Sharp Corp., a subsidiary of Taiwan’s Hon Hai Precision Industry Co. which is better known as Foxconn, has said in Japan that it plans to make a major investment in the United States. This announcement precedes by just two days a summit meeting between Japanese and U.S. leaders and is seen as a political move to buy favor with both the Japanese and U.S. governments.
See more on this Sharp plan which originated with Foxconn’s CEO Terry Gou…
The announcement today by Sharp has caught the attention of most of the major news outlets in Japan, as the deal seems to represent a significant gesture by the company as a way to appease President Trump. The company says that it is planning to invest as much as ¥800 billion ($7.14 billion) to build a LCD panel manufacturing plant in the U.S.
It has not escaped the media’s attention that Japan’s Prime Minister Shinzo Abe and President Trump are scheduled to meet on Friday. Sharp has notified the Japanese government of their intention to build in the U.S.
May Be to Buy Favor with the Japanese Prime Minister As Well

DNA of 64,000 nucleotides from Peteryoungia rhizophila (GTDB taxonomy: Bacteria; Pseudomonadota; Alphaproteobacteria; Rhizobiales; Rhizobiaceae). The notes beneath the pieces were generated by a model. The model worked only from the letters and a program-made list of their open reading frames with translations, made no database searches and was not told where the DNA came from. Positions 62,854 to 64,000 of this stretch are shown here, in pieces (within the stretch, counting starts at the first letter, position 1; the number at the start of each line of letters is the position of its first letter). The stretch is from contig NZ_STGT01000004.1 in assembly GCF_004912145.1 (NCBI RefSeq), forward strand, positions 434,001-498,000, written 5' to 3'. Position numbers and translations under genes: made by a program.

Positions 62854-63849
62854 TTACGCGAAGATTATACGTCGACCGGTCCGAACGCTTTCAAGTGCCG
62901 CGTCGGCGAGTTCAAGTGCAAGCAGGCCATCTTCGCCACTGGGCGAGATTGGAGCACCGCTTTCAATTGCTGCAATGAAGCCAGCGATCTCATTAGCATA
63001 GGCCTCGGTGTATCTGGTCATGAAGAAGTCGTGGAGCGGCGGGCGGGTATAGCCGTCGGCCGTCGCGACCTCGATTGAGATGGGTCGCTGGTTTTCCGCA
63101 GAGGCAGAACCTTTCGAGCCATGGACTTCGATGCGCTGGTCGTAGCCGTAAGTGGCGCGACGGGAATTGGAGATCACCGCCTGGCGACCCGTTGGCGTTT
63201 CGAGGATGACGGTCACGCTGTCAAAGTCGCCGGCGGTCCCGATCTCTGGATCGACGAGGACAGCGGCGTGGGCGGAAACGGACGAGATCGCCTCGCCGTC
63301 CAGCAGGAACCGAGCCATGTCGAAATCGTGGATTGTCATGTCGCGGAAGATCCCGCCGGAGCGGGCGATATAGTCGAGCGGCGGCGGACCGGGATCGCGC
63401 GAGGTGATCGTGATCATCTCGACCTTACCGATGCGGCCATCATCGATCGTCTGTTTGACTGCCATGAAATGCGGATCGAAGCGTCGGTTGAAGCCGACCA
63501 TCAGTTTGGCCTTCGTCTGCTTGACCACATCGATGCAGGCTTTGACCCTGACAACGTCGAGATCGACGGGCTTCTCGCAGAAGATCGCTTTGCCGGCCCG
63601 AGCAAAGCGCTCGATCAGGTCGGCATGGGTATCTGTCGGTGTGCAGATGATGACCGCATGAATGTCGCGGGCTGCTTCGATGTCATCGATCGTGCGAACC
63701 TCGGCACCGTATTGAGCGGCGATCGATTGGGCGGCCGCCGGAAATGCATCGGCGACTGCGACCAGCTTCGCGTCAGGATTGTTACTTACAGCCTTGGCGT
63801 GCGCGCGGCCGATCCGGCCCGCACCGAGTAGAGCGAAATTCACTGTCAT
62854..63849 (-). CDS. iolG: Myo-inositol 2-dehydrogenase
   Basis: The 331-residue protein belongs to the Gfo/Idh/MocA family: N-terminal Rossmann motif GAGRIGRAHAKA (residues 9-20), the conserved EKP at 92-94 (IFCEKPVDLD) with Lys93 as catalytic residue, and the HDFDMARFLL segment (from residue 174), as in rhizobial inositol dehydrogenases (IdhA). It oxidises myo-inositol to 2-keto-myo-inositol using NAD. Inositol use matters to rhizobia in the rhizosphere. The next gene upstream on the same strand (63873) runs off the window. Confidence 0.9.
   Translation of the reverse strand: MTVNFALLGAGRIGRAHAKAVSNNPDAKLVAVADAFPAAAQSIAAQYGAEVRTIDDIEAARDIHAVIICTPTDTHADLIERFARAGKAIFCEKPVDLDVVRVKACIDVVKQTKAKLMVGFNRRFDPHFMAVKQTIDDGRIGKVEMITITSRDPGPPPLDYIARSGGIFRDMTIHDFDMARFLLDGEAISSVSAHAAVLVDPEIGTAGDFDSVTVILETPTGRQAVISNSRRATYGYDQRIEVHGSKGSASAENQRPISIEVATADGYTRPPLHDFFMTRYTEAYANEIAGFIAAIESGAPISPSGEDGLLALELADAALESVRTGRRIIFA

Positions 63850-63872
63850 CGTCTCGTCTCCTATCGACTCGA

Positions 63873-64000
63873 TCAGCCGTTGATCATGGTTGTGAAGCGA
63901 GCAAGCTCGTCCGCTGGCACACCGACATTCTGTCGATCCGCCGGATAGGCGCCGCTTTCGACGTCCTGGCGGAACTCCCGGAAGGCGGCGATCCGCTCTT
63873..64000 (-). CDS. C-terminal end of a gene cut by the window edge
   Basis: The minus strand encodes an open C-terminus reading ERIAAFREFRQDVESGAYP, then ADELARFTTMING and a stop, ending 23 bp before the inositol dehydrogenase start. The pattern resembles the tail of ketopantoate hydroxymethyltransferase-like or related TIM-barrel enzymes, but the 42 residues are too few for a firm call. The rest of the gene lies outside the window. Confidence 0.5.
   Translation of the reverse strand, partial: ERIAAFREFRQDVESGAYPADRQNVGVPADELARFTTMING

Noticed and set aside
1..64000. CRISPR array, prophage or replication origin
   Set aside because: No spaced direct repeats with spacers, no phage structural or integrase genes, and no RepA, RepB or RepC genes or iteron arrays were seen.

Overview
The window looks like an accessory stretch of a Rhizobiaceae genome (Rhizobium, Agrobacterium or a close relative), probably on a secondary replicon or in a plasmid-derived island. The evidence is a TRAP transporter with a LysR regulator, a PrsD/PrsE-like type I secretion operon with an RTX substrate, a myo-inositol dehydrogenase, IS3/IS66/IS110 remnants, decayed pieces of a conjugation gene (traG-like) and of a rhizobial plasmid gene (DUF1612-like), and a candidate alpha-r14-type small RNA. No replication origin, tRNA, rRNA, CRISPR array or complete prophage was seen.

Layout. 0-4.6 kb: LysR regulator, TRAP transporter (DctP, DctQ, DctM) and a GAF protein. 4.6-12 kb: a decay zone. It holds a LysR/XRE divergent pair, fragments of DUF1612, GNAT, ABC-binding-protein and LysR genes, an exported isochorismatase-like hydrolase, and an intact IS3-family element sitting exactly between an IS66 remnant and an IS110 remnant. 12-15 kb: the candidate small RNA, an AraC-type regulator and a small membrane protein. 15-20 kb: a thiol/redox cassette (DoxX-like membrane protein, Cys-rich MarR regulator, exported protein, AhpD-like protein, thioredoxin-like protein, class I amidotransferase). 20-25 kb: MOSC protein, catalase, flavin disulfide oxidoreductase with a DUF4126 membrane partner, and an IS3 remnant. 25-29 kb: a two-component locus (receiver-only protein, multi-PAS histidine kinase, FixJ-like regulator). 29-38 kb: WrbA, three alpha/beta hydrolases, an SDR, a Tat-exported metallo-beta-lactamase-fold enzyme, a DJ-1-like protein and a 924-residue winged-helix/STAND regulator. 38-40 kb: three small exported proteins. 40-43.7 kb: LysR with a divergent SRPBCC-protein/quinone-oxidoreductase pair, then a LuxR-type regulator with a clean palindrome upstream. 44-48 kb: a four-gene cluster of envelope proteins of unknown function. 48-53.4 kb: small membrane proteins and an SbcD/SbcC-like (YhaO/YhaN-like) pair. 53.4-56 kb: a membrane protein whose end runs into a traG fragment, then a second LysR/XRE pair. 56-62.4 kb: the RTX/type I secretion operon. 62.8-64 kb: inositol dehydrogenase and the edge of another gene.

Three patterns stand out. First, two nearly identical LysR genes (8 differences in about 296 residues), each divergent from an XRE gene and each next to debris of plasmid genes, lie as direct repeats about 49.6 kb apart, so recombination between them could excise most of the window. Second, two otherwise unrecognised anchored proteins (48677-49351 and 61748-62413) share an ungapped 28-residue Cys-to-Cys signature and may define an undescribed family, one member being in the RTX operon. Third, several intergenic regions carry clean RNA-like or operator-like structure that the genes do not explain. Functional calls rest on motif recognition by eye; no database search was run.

The media is also speculating that this move could also be an attempt by Foxconn to buy favor with the Japanese government, greasing the skids for a nice meeting by putting some leverage in Prime Minister Abe’s back pocket. When Foxconn moved to acquire Sharp, there was a lot of controversy and many in the Japanese government did not want to see a prestigious nameplate like Sharp fall into “foreign” hands. Foxconn is a Taiwanese company.
Foxconn is also attempting to convince a coalition of other Japanese companies – such as LCD panel manufacturing equipment companies – to join it in this project. This effort too could serve two purposes – one would be to spread the risk and the cost of the project, and two would be to make it look like a bigger project to the Americans.
Will Gou Hit the Trifecta by Pleasing Abe, Trump and Tim Cook?
The Japan Times spoke with an unnamed Foxconn source who told them, “We want to start construction in the first half of this year.” This is probably a reference to the new fiscal year that begins in April 2017. The goal is to begin production at that plant by 2020.
Some media in Japan also note that this move by Gou, could also be a play to buy more favor with Apple – its largest customer that is responsible for more than 50% of its total revenues. By making this move, Gou can help Apple CEO Tim Cook say to Trump that Apple has moved a large chunk of its manufacturing back to the U.S.
However, there is one thing that Prime Minister Abe probably won’t mention to President Trump. And that is that Sharp is also planning to build a LCD manufacturing plant…in China. What’s more, that project is targeted to be an even larger ¥1 trillion investment.